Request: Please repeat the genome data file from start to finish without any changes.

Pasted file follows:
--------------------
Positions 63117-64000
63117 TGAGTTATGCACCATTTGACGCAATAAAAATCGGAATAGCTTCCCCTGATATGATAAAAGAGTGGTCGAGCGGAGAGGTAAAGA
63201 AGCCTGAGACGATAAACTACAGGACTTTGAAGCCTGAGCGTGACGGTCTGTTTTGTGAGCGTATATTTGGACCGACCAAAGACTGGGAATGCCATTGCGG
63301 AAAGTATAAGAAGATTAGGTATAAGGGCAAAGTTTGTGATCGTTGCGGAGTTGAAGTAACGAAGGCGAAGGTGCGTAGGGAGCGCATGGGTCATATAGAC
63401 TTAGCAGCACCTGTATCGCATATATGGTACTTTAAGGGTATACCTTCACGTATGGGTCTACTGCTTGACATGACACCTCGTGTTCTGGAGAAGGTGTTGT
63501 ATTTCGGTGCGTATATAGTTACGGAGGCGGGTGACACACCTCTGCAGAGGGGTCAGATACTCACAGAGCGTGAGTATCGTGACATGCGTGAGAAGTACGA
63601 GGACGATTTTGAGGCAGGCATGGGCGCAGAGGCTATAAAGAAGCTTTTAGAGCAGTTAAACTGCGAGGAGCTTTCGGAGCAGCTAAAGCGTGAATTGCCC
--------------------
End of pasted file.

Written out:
Positions 63117-64000
63117 TGAGTTATGCACCATTTGACGCAATAAAAATCGGAATAGCTTCCCCTGATATGATAAAAGAGTGGTCGAGCGGAGAGGTAAAGA
63201 AGCCTGAGACGATAAACTACAGGACTTTGAAGCCTGAGCGTGACGGTCTGTTTTGTGAGCGTATATTTGGACCGACCAAAGACTGGGAATGCCATTGCGG
63301 AAAGTATAAGAAGATTAGGTATAAGGGCAAAGTTTGTGATCGTTGCGGAGTTGAAGTAACGAAGGCGAAGGTGCGTAGGGAGCGCATGGGTCATATAGAC
63401 TTAGCAGCACCTGTATCGCATATATGGTACTTTAAGGGTATACCTTCACGTATGGGTCTACTGCTTGACATGACACCTCGTGTTCTGGAGAAGGTGTTGT
63501 ATTTCGGTGCGTATATAGTTACGGAGGCGGGTGACACACCTCTGCAGAGGGGTCAGATACTCACAGAGCGTGAGTATCGTGACATGCGTGAGAAGTACGA
63601 GGACGATTTTGAGGCAGGCATGGGCGCAGAGGCTATAAAGAAGCTTTTAGAGCAGTTAAACTGCGAGGAGCTTTCGGAGCAGCTAAAGCGTGAATTGCCC